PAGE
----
Pesticide Contamination in Waterways Raises New Alarm for Aquatic Life, Citing Poor Regulation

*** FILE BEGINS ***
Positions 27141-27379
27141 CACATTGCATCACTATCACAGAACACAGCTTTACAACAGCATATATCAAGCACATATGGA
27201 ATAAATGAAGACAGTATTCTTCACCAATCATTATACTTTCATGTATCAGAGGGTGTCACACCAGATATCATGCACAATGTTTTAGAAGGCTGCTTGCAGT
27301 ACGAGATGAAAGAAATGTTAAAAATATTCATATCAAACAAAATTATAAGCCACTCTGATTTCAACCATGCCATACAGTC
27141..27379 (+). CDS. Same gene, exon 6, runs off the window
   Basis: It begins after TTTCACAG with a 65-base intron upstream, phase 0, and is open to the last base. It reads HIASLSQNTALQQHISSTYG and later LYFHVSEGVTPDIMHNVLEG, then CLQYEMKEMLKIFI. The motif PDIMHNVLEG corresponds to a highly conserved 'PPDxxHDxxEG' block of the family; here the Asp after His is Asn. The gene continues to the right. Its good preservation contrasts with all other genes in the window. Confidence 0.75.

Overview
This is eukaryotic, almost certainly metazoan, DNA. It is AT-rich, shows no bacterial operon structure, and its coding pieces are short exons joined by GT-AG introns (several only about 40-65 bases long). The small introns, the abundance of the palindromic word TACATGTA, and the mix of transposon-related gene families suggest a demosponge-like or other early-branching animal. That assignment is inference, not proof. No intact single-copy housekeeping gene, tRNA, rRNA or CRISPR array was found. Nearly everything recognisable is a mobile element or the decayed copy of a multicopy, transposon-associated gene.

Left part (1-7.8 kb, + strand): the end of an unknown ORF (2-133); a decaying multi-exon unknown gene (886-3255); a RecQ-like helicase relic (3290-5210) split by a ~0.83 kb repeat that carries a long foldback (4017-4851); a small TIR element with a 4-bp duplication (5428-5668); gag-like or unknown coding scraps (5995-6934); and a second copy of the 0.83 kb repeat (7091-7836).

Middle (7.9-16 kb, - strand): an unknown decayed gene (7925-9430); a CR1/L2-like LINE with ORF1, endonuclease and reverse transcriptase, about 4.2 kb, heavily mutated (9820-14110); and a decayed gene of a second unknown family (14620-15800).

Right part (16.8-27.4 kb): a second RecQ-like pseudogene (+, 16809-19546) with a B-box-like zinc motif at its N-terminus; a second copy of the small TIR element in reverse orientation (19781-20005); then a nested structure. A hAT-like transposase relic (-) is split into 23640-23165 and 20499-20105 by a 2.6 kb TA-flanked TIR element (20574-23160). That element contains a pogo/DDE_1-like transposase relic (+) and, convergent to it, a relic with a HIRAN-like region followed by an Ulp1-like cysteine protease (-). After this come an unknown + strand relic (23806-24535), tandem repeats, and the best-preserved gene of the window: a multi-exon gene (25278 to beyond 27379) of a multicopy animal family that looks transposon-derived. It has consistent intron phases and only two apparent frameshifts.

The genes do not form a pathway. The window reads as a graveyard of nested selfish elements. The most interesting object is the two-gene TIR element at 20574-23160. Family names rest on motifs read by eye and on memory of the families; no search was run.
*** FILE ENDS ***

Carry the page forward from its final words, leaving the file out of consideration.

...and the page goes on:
June 23, 2021 | Small streams are prone to excessively high levels of pesticide contamination that are even more hazardous than once thought, according to a pilot study by a team of German researchers and published in Water Research. The results indicate significant risks for the health of aquatic ecosystems and should be used as evidence for establishing greater protections from toxic pesticide use, researchers say. Scientists established monitoring sites at more than 100 streams throughout Germany over the course of two years. Most sites were established near farm fields, where chemical farmers will use highly toxic pesticides that often make their way into local waterways. The results are significantly worse than researchers anticipated. “We have detected a significantly higher pesticide load in small water bodies than we originally expected,” said Matthias Liess, PhD, ecotoxicologist and coordinator of the water monitoring project. The regulatory standards are exceeded in 81% of streams tested. For nearly one in five streams, regulatory limits are exceeded for over 10 different pesticide compounds. For the most sensitive aquatic species, such as caddisflies and dragonflies, researchers say that these species require 1,000x lower threshold values than less sensitive animals like snails and worms. “For sensitive insect species, the pesticide concentration in the small lowland streams is the most relevant factor that determines their survival. In contrast, other environmental problems such as watercourse expansion, oxygen deficiency, and excessive nutrient content are less important. For the first time this study allows a ranking of environmental problems,” the researcher said. [Liess, Matthias et al. Pesticides are the dominant stressors for vulnerable insects in lowland streams, Water Research, 201:117262, 2021.]